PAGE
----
WILMINGTON – Matt Bartkowski played some of the best hockey of his NHL career during last spring’s playoff run for the Boston Bruins when the 25-year-old averaged 19:47 of ice time per game.
So it makes sense that the 25-year-old has picked up his game over the last week as the Bruins have begun feeding Bartkowski more ice time as the regular left defenseman in Boston’s second “D” pairing. The young only topped 20 minutes of ice time twice in the first three months of the season, but he’s been the biggest beneficiary of playing time since Dennis Seidenberg went down with the blown ACL/MCL last month.
Bartkowski has topped 20 minutes in six of nine games in the month of January, including each of the last three games, and has been a plus-4 during that stretch while skating with several D partners.
“I was playing okay for part of the season, but now I think I’m playing my game skating and contributing,” said Bartkowski. “With the more ice time comes more responsibility, so it’s going well. [The opportunity] came in the playoffs last year, and I stepped up pretty well. It’s happening now again, and I think I’ve stepped up. I just need to keep going.
“There are little things I always work on. As long as I’m skating and playing physical, I’m usually pretty effective. The biggest thing I’m working on is being consistent. I think that’s the biggest difference between an average pro, and a really good pro. Look at [Seidenberg], he is one of the most consistent guys on the team. He might make a few mistakes here and there, but he’s the same player every single night. He’ll always be physical, and he’ll always be strong.”
Claude Julien has noticed the uptick in Bartkowski’s play as of plate, and thinks the steadier diet of playing time has brought about some of that consistency that the defenseman is seeking out.
“I think the more minutes [Bartkowski] has played, the better we’ve seen him play,” said Julien. “It’s kind of a normal thing for players: the more you play, the more you’re involved and the better you play on most occasions. I think he’s played his better hockey as of late, which is a good sign for us.”
Of course there are still things Bartkowski can improve on. He is sixth on the Bruins with 78 registered hits in only 34 games, and he’s not afraid to mix things up physically at 6-foot-1 and 200-pounds. But the young blueliner has only blocked 30 shots in that time period despite several instances where the last minute sacrificing of his body in front of the net has saved goals.
The coaching staff would like to see Bartkowski play a heavier game, and come out of more one-on-one battles with the puck on his stick. That’s quite simply what the Bruins need out of their top-four defenseman once the playoffs start, and that’s what they’re looking for at this point.
“It’s about being good in the battles. I qualify battles as coming out with the puck, and not getting beat off the wall. Not getting outmuscled, or stripped of the puck,” said Julien. “It’s something we keep working with [Bartkowski] on, and making sure he’s becoming a better defender.
“He’s always a good player to carry the puck, and take it through the neutral zone. So right now it’s about encouraging him to do those things because we really need that, and help him with the things he needs to improve on.”
The Bruins clearly know Bartkowski’s bread-and-butter is his blazing skating speed, and his ability to carry the puck out of danger while putting pressure on the opposition when he carries possession deep into the offensive zone. Combine that with a solid point shot, good size and strength and the proven ability to play big minutes without a big drop-off in his play.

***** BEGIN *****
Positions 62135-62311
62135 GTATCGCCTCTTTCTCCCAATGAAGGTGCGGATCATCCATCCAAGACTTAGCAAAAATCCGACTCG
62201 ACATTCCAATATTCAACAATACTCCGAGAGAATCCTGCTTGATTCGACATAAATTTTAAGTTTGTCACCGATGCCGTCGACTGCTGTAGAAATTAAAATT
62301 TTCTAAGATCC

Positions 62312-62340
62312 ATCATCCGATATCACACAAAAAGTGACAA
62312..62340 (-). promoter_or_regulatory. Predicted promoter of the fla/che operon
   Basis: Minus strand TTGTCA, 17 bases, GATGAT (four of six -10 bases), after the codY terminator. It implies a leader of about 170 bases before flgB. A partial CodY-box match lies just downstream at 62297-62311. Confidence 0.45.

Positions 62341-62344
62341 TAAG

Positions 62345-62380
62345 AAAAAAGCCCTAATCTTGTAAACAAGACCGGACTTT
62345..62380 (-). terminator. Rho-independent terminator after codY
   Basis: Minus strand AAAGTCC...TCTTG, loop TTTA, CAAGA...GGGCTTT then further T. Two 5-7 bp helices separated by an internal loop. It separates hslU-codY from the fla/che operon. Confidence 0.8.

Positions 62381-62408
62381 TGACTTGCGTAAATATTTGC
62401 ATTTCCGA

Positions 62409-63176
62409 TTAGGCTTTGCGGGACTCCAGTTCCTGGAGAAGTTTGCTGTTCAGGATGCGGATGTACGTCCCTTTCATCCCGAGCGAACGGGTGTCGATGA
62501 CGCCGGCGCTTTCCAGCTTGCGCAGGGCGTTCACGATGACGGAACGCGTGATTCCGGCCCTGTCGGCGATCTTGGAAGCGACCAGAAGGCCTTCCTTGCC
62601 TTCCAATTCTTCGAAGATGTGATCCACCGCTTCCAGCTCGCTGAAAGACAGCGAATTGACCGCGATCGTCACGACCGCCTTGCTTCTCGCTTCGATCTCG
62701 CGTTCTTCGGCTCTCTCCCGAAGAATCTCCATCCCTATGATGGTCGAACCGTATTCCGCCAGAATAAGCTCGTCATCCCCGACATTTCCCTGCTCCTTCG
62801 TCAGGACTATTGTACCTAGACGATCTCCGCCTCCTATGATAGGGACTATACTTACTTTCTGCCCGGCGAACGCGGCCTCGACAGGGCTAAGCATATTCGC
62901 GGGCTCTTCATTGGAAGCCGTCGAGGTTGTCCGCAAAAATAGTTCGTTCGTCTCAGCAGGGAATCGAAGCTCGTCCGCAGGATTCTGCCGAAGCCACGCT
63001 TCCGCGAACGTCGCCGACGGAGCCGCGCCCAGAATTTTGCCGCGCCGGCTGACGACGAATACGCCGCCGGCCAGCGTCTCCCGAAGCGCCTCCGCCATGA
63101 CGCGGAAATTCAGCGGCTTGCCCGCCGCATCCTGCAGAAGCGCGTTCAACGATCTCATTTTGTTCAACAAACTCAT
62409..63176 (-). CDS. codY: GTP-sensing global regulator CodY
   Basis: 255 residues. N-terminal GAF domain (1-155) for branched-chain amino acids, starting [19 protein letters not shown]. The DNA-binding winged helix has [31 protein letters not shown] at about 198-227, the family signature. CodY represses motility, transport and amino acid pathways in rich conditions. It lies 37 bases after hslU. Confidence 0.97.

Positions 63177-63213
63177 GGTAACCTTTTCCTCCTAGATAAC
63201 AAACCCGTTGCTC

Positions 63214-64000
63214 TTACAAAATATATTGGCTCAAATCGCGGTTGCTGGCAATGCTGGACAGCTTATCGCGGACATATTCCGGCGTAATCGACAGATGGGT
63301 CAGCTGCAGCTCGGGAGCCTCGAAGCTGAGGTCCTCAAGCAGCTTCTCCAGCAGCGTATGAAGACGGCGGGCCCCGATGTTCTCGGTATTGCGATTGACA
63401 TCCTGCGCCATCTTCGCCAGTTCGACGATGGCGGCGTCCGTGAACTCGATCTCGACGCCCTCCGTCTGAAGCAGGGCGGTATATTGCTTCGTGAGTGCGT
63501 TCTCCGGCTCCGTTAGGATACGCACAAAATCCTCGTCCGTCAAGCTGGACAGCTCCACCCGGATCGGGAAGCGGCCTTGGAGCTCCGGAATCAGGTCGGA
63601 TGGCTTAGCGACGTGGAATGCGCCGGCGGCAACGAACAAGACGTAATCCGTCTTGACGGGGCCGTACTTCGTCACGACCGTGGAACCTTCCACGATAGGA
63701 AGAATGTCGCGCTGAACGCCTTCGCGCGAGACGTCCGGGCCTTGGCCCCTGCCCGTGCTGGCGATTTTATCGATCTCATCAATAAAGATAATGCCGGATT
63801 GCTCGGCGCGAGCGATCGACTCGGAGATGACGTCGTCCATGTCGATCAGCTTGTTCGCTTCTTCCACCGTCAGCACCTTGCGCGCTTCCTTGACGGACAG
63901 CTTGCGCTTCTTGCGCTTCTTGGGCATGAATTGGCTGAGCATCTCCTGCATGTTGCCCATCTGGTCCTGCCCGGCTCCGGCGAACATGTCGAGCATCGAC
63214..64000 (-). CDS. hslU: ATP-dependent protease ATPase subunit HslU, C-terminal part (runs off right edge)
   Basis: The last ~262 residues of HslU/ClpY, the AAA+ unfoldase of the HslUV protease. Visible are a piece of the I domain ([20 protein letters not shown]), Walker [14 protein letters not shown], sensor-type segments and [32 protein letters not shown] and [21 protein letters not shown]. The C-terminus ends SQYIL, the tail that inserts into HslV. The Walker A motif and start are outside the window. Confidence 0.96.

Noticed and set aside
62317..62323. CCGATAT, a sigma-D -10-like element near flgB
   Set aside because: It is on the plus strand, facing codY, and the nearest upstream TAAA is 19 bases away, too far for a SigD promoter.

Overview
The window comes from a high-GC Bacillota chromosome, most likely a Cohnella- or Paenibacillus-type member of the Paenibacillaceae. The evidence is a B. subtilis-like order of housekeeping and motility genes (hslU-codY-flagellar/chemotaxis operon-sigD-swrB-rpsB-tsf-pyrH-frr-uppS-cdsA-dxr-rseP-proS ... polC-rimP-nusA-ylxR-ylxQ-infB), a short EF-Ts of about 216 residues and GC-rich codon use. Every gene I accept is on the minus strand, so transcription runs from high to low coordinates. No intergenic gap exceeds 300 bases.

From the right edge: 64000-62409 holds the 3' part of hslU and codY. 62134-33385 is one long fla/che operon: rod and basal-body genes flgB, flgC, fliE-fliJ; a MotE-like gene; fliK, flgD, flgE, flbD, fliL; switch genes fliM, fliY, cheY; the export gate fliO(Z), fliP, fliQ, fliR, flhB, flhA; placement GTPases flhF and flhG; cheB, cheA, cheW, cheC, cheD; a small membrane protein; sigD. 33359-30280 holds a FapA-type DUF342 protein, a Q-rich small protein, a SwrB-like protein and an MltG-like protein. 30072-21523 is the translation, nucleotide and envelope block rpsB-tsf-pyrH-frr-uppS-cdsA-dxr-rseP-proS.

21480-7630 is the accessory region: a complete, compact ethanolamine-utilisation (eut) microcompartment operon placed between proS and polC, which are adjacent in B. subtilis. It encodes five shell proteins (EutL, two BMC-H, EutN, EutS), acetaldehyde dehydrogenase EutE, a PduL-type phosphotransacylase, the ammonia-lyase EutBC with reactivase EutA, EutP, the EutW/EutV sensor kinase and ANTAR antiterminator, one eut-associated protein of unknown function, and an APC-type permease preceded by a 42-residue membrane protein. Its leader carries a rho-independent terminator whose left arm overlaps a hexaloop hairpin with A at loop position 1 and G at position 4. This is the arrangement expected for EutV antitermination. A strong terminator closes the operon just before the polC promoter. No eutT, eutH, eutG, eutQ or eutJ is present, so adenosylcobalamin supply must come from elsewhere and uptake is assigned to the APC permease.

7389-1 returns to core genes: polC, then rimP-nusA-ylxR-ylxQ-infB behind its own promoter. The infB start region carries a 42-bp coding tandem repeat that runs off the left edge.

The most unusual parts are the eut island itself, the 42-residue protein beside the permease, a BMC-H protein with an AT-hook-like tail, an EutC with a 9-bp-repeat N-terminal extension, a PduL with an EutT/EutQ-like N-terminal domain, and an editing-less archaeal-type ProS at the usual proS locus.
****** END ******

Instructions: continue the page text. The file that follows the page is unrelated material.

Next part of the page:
Those traits will make him attractive in trade talks should the Bruins search for a top-four veteran defenseman to help fill the Seidenberg void. Names like Chris Phillips and Andrew MacDonald continue to headline the wish list for the Bruins, but it remains to be seen if either player is ever made available in a trade market that’s still far from fully formed.
Young defensemen with speed, offensive skill and the willingness to play both ends of the rink will always be valued highly, and nobody could blame the Bruins if they decide they need more of a veteran D-man among their top-four blueliners.
The Bruins already feature a couple of talented, inexperienced defensemen in their lineup in Torey Krug and Dougie Hamilton, and too many of those first and second year defenseman could spell trouble once the postseason arrives. Either way, Bartkowski isn’t paying attention to any potential Bruins trade talks involving the addition of a veteran defenseman, or the jettisoning of a valued younger player.
“I don’t go online and look for that [trade] stuff. There’s no reason to. It’s not going to help my game. We don’t make the trades. It’s really almost none of my business. It’s just about how I play, and whether it’s good enough,” said Bartkowski. “I don’t want to be traded. I don’t want anybody brought in, I guess.
“But if you start focusing on things you shouldn’t, then you’re neglecting the things you should be focusing on.”
Bartkowski went through the whole rigmarole last season when he was essentially traded to the Calgary Flames in the Jarome Iginla deal before it was ultimately nixed in favor of the Pittsburgh Penguins. So the 25-year-old has learned how to block all of that stuff out of his game, and simply focus on taking advantage of the opportunity given to him by the Bruins.
After all if Bartkowski plays well enough, improves his battle and really refines the use of his skating speed as the weapon it can be in generating offense, he has all the tools to enjoy a long, productive career in an NHL full of late-blooming defenseman.